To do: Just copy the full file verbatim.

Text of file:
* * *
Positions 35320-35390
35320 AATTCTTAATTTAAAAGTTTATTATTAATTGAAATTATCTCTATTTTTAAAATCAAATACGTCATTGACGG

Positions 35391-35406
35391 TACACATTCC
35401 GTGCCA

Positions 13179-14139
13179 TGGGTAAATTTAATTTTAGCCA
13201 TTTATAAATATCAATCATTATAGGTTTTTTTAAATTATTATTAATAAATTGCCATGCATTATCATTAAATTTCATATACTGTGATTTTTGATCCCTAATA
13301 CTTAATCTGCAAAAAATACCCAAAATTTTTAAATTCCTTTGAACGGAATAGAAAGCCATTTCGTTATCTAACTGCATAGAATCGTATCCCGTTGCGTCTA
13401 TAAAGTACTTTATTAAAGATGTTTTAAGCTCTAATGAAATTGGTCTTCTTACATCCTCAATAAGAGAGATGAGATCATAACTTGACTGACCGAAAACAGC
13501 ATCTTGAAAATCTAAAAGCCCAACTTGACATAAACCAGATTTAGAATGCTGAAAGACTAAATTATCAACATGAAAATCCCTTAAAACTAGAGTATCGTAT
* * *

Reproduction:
Positions 35320-35390
35320 AATTCTTAATTTAAAAGTTTATTATTAATTGAAATTATCTCTATTTTTAAAATCAAATACGTCATTGACGG

Positions 35391-35406
35391 TACACATTCC
35401 GTGCCA

Positions 13179-14139
13179 TGGGTAAATTTAATTTTAGCCA
13201 TTTATAAATATCAATCATTATAGGTTTTTTTAAATTATTATTAATAAATTGCCATGCATTATCATTAAATTTCATATACTGTGATTTTTGATCCCTAATA
13301 CTTAATCTGCAAAAAATACCCAAAATTTTTAAATTCCTTTGAACGGAATAGAAAGCCATTTCGTTATCTAACTGCATAGAATCGTATCCCGTTGCGTCTA
13401 TAAAGTACTTTATTAAAGATGTTTTAAGCTCTAATGAAATTGGTCTTCTTACATCCTCAATAAGAGAGATGAGATCATAACTTGACTGACCGAAAACAGC
13501 ATCTTGAAAATCTAAAAGCCCAACTTGACATAAACCAGATTTAGAATGCTGAAAGACTAAATTATCAACATGAAAATCCCTTAAAACTAGAGTATCGTAT